The new hit restaurant Walk-On’s Sports Bistreaux in Hoover has provided pop-up free meal days for hospitality workers and has even had special hours for those who have been furloughed to get a free meal. This is yet another example of private enterprise giving back to their communities during this time.

Facebook Page:

4. Cornerstone Christian School Continues to Provide Excellence in Education During Coronavirus

Cornerstone Christian School, a private academy in Birmingham that largely serves low-income students, is continuing to offer meals for their students free of charge. The school also has continued to provide a high-quality education. In fact, according to Drayton Nabers, Jr., Cornerstone’s Board Chairman and a former Chief Justice of the Alabama Supreme Court, students were so eager to continue school that they asked their teachers for assignments. The full story, which demonstrates how Accountability Act schools are serving their students, can be found on our website at the link below.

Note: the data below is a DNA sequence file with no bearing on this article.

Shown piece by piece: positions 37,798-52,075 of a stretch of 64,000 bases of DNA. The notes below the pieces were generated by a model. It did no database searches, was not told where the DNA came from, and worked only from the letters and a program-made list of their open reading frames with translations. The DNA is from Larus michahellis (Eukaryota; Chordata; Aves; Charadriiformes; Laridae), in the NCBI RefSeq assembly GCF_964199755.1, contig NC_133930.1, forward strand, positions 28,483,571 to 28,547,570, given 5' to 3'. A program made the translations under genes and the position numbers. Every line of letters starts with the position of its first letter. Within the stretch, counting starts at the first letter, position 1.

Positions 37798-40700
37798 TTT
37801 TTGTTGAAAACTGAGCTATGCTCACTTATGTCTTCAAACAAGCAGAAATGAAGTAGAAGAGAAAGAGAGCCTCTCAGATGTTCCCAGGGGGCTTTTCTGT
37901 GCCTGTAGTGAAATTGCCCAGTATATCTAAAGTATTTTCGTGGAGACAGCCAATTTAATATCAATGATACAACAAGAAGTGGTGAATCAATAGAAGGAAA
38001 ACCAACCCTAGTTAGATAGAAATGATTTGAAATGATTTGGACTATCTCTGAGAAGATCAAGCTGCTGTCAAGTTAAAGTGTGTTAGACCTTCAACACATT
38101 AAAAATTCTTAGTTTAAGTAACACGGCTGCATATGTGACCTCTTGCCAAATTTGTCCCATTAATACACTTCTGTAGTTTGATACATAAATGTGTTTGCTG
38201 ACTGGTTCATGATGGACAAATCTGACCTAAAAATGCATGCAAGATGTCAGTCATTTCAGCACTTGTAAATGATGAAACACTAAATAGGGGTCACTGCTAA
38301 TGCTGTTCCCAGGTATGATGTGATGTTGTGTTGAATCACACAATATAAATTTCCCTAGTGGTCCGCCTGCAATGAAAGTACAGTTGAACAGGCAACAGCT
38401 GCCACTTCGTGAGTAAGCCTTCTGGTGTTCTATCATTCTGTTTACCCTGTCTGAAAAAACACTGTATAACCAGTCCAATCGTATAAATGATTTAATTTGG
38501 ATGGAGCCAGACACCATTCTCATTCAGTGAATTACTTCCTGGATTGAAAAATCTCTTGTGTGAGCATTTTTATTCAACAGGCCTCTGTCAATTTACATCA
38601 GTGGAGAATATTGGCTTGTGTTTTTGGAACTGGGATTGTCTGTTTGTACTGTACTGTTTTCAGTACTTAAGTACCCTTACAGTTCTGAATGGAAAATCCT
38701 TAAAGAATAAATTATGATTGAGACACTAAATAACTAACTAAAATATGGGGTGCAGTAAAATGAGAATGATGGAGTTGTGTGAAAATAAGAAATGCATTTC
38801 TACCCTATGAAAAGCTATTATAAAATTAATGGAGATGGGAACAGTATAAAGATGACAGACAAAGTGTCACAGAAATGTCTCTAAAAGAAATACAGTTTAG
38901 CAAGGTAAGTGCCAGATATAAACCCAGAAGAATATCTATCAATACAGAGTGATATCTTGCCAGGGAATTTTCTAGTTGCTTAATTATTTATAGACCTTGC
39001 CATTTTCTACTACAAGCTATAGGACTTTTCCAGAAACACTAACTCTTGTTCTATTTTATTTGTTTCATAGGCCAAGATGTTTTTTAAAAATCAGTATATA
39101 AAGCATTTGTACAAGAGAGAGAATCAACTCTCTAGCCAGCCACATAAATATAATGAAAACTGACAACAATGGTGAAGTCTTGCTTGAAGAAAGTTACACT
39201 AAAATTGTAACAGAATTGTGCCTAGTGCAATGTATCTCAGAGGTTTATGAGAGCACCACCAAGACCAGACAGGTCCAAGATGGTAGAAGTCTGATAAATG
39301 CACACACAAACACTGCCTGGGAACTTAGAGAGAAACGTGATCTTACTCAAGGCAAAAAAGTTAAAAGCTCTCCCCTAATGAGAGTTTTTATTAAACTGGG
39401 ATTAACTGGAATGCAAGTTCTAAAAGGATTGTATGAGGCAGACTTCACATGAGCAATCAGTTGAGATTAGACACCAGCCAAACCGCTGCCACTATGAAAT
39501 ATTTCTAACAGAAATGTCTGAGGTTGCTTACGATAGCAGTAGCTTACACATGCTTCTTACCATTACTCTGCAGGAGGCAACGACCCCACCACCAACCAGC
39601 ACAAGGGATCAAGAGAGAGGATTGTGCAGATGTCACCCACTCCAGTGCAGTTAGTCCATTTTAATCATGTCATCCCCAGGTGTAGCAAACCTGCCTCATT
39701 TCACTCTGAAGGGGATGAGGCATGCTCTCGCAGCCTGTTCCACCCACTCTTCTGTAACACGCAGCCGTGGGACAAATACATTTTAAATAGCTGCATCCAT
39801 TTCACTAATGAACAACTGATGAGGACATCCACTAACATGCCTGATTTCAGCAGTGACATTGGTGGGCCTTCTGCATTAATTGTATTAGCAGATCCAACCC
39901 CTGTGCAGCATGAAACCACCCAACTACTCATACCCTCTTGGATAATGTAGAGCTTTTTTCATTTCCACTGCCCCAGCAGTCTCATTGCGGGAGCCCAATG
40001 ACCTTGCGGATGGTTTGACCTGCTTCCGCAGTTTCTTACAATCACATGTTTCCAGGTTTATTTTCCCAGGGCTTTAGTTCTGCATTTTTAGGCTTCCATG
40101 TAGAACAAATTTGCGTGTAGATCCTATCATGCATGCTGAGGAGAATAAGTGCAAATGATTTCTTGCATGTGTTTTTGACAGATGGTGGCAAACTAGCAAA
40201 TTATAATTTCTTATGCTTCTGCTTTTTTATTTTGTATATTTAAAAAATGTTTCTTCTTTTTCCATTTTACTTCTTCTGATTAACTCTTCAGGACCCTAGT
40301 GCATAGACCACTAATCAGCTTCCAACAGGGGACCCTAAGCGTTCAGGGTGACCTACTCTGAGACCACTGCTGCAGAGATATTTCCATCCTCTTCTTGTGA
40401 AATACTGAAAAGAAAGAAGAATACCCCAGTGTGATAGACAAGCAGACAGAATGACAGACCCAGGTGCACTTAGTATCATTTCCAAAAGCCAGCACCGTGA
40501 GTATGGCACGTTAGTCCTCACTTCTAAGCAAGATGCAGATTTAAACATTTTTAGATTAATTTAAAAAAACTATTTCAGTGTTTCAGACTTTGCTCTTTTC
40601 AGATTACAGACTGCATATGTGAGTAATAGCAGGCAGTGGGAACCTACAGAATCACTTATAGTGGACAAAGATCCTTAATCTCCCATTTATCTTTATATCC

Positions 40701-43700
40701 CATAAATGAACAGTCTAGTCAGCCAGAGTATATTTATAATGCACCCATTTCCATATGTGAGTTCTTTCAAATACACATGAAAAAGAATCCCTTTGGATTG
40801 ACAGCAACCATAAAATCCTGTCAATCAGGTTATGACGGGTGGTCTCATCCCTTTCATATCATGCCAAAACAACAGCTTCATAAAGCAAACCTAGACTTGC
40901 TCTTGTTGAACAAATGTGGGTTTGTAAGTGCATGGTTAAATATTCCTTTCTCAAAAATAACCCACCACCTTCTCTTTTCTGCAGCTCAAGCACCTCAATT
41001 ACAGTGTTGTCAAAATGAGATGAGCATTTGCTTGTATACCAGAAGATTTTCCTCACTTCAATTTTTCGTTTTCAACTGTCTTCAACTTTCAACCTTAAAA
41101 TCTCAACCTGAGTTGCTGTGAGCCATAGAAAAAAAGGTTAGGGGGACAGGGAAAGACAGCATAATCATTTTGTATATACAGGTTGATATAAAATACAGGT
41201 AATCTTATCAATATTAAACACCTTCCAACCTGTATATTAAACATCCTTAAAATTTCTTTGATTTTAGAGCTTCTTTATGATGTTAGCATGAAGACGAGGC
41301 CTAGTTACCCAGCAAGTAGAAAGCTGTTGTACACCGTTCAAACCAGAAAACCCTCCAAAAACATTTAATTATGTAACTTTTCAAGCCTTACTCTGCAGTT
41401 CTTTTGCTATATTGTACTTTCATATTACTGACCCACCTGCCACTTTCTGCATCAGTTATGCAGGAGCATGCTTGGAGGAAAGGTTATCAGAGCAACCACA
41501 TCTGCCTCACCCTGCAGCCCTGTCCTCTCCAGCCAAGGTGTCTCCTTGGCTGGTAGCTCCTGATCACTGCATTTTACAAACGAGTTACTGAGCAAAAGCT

Link to Original API Story:

5. Protective Life Commits $1 Million to Coronavirus Relief

Yet another example of large companies supporting those hit hardest by the virus, Birmingham-based life insurance company Protective Life has committed $1 million to support coronavirus relief efforts. Protective Life has already given out portions of this commitment, including grants to UAB to fund coronavirus treatment research and the Birmingham Strong Fund which works to stabilize employment through emergency loans to small businesses.